Recovering from an injury or surgery requires a period of rest followed by a period of rebuilding to regain strength and return to normal usage. Physical therapy helps patients strengthen their healing tissues so they can safely resume their usual activities. Blood flow restriction is a type of therapy that allows patients to work their muscles or joints at a higher intensity level without the risk of injury.
Blood Flow Restriction
As its name implies, blood flow restriction therapy (BFR) partially restricts blood flow in a particular area of the body to aid in tissue repair. The physical therapist places a band or cuff around the affected area, such as the leg or arm. The cuff applies pressure to the targeted area and acts as a tourniquet. The pressure allows blood to flow to the injured area but restricts blood flowing away from the tissue.
By restricting blood flow from certain tissues, physical therapists direct the tissues to work smarter, not harder. BFR increases the intensity of the work the recovering tissue is doing during therapy, without putting additional strain on the tissue. Without BFR, it can take a long time to rebuild tissues with low-impact, low-intensity exercises. BFR maximizes muscle gain by boosting the work done by the patient and speeds up the recovery process.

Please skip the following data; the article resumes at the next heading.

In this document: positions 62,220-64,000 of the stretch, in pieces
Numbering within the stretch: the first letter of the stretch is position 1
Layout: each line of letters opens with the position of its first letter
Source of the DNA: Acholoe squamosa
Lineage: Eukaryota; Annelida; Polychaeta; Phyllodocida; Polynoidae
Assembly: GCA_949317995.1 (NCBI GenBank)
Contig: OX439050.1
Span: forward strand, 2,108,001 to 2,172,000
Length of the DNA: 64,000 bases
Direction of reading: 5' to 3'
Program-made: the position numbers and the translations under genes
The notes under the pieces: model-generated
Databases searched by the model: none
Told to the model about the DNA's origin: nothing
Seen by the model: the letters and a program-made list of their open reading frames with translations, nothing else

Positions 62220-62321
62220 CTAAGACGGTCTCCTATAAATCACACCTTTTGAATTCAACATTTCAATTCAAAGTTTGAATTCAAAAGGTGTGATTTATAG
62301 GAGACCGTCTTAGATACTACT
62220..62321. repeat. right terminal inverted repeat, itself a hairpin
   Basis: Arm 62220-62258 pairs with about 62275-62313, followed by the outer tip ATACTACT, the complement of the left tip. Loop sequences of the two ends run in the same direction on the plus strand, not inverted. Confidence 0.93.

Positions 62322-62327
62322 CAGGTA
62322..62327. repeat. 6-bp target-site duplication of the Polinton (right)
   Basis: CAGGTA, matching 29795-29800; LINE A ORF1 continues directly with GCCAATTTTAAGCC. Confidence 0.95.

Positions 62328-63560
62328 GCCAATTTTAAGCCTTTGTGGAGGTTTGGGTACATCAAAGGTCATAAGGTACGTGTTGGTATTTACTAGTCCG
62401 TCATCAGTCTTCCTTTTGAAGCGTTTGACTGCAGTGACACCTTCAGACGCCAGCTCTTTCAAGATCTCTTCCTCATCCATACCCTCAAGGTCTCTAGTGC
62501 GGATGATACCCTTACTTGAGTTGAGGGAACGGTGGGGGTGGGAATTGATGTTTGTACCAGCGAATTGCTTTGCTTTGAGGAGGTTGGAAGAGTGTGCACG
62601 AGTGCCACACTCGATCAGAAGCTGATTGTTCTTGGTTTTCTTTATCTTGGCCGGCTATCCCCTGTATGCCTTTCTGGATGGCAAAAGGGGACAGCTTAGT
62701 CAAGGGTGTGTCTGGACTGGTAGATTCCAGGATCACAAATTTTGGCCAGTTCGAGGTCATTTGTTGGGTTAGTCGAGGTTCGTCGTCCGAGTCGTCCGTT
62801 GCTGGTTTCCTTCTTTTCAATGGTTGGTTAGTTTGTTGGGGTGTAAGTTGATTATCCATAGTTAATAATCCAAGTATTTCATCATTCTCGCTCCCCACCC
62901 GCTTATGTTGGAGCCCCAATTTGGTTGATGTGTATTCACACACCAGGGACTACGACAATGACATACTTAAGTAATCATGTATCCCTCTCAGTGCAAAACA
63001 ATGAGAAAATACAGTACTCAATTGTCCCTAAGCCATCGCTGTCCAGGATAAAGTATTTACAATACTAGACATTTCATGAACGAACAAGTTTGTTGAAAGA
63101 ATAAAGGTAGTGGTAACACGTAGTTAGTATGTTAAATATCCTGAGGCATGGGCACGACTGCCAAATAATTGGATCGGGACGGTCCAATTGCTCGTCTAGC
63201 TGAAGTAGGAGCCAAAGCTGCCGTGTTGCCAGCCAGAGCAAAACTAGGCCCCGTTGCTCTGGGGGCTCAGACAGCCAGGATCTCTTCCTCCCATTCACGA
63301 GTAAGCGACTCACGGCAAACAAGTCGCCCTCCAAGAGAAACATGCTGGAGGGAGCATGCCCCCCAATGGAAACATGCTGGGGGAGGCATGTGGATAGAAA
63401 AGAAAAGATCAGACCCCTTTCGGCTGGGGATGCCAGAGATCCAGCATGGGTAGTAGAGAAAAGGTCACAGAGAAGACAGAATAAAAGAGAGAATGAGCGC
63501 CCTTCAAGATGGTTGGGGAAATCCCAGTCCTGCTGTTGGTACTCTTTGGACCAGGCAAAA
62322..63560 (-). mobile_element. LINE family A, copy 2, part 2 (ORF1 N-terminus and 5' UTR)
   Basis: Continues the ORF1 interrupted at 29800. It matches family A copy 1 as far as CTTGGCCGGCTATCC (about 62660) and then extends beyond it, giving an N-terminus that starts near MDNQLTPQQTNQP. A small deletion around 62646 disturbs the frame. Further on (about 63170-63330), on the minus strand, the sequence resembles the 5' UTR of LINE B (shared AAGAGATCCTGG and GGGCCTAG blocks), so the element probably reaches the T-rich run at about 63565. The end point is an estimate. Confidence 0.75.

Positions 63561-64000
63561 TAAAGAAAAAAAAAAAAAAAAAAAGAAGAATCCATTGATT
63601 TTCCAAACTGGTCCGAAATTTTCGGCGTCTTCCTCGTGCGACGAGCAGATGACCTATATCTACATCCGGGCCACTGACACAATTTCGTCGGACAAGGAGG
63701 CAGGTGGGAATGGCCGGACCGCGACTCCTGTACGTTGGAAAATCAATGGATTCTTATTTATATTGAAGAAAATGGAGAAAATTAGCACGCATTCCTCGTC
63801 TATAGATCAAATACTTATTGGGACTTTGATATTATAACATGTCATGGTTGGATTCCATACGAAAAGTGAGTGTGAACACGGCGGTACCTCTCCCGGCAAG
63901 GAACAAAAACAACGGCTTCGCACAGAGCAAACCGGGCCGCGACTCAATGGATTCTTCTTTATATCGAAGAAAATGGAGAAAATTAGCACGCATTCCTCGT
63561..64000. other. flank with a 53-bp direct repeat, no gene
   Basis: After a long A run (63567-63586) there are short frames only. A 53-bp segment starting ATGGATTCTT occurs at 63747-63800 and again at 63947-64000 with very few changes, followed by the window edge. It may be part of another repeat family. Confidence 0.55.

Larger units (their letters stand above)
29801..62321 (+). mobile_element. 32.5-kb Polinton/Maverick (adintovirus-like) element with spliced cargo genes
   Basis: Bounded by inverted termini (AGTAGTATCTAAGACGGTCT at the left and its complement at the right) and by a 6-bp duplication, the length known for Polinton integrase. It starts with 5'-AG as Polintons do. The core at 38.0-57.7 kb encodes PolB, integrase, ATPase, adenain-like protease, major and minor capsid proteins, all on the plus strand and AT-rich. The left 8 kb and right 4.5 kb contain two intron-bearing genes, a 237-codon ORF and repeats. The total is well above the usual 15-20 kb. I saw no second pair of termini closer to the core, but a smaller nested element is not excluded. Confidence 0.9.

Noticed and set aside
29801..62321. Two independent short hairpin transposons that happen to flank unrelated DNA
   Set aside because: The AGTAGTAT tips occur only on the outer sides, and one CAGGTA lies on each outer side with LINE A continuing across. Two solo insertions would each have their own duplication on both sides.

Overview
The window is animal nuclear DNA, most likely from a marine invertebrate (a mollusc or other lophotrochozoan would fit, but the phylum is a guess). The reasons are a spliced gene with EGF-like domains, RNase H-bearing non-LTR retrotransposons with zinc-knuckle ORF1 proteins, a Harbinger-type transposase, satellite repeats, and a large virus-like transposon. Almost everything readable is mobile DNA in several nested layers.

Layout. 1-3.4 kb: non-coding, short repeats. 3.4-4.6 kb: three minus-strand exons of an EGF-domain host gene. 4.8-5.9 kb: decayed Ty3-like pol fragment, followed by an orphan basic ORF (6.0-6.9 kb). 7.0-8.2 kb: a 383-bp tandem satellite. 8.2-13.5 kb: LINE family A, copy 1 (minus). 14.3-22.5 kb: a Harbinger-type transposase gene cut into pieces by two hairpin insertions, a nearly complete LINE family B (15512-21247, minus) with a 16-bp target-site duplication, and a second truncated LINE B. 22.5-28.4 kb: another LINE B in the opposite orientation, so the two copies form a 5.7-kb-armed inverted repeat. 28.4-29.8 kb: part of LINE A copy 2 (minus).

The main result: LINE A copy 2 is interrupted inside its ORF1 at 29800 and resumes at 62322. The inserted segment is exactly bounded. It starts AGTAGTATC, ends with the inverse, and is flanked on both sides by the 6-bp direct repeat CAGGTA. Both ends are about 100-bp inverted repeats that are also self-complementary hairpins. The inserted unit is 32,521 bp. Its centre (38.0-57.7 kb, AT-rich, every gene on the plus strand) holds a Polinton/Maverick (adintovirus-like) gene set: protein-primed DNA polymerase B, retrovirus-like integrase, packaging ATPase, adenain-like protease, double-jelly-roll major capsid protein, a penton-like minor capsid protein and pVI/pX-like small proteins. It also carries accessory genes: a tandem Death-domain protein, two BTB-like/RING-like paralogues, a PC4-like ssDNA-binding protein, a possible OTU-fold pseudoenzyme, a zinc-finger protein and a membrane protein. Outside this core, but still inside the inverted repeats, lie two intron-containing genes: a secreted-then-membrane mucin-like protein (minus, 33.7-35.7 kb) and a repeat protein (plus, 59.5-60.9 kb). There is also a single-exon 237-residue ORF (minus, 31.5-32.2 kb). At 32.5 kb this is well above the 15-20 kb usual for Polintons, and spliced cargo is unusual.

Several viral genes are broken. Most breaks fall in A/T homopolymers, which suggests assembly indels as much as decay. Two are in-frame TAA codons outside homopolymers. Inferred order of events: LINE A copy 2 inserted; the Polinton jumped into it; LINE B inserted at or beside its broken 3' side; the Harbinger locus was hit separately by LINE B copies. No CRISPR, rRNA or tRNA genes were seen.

Mechanism of BFR
During BFR, blood flows freely through arteries to the affected tissues. Pressure partially blocks venous blood flow away from the tissues. Under these conditions, BFR mimics the effects of a more strenuous workout. BFR improves protein synthesis, which promotes muscle fiber growth. The therapist starts at a lower pressure and gradually increases the percentage of restriction over time as the tissues become stronger.
Candidates for BFR
Orthopedic patients recovering from sports-related or overuse injuries such as tendon and ligament tears, joint pain, joint replacement surgery, or shoulder repair surgery are ideal candidates for BFR therapy. Elderly patients can benefit from BFR because it allows them to gain strength while performing less vigorous exercises. Patients who suffer from osteoporosis or are recovering from bone fractures can also benefit from BFR.
Contraindications of BFR
BFR is not an appropriate therapy for all patients. Some conditions make it unsafe to apply pressure or restrict blood flow in certain parts of the body. Physical therapists should not attempt blood flow restriction therapy with patients who have:
- Wounds or incisions that have not healed.
- Cardiovascular issues.
- Poor circulation.
- Swelling in the affected tissues.
- Certain types of cancer.